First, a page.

A new generation of engineers: UM-Dearborn commits to educating engineers equipped to tackle pressing 21st century issues
University of Michigan-Dearborn’s College of Engineering and Computer Science (CECS) is one of more than 120 U.S. engineering schools that announced plans to educate a new generation of engineers expressly equipped to tackle some of the most pressing issues facing society in the 21st century. A letter of commitment signed by participating schools was presented to President Barack Obama today.
These "Grand Challenges," identified through initiatives such as the White House Strategy for American Innovation, the National Academy of Engineering (NAE) Grand Challenges for Engineering, and the United Nations Millennium Development Goals, include complex yet critical goals such as engineering better medicines, making solar energy cost-competitive with coal, securing cyberspace, and advancing personalized learning tools to deliver better education to more individuals.
Tony England, CECS dean, said the new initiative closely aligns with the college’s commitment to move toward NAE’s Engineer of 2020. This program focuses on critical skills—including leadership, innovation and entrepreneurship—required for engineers to meet the industry’s changing needs.
“We are committed to offering this opportunity to our region’s high school graduates because we know the impact it can have on both our students and our region,” England said. “STEM education (science, technology, engineering and math) is necessary for economic growth in the region. And more than 80 percent of STEM-related jobs outside health care delivery are engineering jobs.”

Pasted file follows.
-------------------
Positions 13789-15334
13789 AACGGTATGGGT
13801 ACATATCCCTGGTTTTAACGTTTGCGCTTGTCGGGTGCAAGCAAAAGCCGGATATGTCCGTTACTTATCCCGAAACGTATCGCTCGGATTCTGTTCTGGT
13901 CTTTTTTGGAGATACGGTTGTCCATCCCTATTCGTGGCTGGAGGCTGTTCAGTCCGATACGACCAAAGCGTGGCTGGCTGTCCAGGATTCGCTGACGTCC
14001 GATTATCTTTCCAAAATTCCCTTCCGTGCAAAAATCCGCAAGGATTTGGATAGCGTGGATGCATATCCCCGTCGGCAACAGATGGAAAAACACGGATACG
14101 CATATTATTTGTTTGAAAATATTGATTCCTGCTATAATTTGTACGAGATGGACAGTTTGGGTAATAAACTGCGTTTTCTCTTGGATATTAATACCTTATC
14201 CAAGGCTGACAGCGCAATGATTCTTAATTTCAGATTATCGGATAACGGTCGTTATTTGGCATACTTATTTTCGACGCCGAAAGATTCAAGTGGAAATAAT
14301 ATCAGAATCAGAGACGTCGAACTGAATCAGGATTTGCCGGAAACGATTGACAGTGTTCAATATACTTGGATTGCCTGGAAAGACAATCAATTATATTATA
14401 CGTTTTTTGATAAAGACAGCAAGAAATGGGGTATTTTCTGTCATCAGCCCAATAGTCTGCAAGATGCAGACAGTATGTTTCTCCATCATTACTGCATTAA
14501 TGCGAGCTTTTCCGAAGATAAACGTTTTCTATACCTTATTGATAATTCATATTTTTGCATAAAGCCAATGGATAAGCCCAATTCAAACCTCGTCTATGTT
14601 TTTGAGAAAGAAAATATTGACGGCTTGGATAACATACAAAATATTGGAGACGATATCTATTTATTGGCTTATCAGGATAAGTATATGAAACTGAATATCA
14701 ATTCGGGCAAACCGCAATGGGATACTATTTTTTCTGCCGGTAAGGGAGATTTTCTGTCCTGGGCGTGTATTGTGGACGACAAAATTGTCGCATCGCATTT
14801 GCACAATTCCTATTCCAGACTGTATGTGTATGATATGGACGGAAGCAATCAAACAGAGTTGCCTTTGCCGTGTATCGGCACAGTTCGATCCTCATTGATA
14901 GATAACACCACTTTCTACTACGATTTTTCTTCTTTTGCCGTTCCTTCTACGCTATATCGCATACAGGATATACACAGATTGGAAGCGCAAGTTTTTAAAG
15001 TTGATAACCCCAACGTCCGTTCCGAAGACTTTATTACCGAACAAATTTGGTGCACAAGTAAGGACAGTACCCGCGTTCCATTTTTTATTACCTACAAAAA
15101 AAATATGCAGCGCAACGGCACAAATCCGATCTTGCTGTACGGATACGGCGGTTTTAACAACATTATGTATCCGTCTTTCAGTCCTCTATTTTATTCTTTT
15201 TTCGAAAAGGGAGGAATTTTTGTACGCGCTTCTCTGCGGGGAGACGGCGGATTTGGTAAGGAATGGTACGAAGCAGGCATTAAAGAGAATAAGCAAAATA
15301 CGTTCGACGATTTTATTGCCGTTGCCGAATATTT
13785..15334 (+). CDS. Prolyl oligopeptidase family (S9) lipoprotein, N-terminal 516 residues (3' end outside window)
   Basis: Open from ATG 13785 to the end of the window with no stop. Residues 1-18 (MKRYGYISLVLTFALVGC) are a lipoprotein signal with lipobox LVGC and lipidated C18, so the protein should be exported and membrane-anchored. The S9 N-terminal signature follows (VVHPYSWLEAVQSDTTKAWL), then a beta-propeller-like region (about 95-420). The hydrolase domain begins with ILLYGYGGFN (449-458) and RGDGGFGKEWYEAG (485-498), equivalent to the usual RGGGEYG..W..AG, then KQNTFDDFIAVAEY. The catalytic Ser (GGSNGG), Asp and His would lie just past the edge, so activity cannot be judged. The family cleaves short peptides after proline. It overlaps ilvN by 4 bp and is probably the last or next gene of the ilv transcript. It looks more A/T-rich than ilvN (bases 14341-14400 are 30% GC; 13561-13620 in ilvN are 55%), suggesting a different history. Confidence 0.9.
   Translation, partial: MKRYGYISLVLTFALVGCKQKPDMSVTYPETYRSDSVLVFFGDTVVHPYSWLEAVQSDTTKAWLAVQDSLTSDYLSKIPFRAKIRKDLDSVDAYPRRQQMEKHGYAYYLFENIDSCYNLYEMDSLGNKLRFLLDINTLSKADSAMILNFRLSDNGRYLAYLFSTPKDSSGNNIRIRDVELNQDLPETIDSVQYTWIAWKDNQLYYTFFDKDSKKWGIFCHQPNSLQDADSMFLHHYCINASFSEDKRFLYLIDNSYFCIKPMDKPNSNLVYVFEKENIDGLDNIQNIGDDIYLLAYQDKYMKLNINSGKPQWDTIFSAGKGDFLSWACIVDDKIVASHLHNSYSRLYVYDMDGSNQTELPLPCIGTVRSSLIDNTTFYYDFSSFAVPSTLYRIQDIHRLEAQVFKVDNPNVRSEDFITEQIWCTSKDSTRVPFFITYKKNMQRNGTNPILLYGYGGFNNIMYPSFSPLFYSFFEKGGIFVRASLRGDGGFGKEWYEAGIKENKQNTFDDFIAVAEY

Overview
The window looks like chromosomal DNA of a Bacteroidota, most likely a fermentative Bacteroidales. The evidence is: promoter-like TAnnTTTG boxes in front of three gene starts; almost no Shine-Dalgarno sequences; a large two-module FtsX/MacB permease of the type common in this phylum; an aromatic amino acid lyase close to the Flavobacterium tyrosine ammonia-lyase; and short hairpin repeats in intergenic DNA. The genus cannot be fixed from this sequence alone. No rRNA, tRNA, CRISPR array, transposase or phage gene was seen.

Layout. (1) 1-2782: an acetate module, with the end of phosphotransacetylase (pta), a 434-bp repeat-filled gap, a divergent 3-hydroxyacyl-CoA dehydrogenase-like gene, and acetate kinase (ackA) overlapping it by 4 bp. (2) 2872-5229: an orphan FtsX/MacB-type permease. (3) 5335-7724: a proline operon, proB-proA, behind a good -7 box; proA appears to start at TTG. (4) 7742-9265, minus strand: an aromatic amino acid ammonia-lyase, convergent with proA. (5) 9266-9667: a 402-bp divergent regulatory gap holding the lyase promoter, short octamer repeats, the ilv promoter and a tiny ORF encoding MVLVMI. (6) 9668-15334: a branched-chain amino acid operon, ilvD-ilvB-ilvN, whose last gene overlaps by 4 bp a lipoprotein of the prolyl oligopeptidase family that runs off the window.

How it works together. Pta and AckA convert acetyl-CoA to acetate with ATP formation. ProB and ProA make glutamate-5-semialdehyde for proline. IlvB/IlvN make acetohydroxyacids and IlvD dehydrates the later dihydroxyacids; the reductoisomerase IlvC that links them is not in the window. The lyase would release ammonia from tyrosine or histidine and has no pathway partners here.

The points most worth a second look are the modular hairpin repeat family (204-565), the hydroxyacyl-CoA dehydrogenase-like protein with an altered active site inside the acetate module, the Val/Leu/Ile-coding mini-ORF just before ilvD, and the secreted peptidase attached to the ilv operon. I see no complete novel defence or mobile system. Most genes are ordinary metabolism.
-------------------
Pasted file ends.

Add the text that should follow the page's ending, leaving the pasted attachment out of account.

Each of the 122 signing schools has pledged to graduate a minimum of 20 students per year who have been specially prepared to lead the way in solving such large-scale problems, with the goal of training more than 20,000 formally recognized “Grand Challenge Engineers” over the next decade.
England said the college will reemphasize experiential learning in order to work toward the goal. Plans include early exposure to the CECS Rapid Prototyping Laboratory and co-op experiences that fully integrate with the college’s curriculum and the needs of the region’s industries.
The college also will continue to work with regional K-12 systems. Since 2013, the CECS Extended Learning and Outreach Office has partnered with schools to ensure that young people and their families understand the career opportunities available in engineering.